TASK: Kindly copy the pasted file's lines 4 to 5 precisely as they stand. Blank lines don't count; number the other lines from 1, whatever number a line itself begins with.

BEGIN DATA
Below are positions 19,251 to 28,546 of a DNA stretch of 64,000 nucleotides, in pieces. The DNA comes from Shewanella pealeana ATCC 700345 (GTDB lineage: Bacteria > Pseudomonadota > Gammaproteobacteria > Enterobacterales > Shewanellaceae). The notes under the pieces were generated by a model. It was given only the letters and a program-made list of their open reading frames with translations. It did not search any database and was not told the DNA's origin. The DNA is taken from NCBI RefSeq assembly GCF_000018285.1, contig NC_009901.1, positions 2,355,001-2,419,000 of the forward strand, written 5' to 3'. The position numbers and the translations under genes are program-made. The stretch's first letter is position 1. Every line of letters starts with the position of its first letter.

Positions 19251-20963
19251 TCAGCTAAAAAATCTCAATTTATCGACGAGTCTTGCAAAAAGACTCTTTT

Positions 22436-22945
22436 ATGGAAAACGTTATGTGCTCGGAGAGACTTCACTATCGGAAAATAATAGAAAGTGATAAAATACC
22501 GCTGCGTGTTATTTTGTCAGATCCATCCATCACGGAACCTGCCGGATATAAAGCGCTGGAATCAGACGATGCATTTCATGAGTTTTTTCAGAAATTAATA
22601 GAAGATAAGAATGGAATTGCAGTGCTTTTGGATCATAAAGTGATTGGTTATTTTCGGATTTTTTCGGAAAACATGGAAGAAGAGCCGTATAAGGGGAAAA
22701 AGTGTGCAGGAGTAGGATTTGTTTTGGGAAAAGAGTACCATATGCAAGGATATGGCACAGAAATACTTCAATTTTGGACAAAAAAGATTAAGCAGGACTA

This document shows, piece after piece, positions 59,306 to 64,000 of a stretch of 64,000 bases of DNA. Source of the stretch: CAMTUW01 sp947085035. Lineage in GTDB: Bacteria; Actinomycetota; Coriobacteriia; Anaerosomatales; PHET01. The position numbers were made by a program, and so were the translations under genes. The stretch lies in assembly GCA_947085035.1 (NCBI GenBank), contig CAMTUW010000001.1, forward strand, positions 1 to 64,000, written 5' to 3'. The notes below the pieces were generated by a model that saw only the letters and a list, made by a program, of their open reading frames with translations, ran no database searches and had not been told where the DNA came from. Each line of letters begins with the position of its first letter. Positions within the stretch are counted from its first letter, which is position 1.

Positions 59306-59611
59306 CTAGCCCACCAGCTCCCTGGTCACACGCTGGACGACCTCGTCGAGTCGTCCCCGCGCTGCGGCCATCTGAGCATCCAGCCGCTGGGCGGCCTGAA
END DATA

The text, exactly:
Positions 22436-22945
22436 ATGGAAAACGTTATGTGCTCGGAGAGACTTCACTATCGGAAAATAATAGAAAGTGATAAAATACC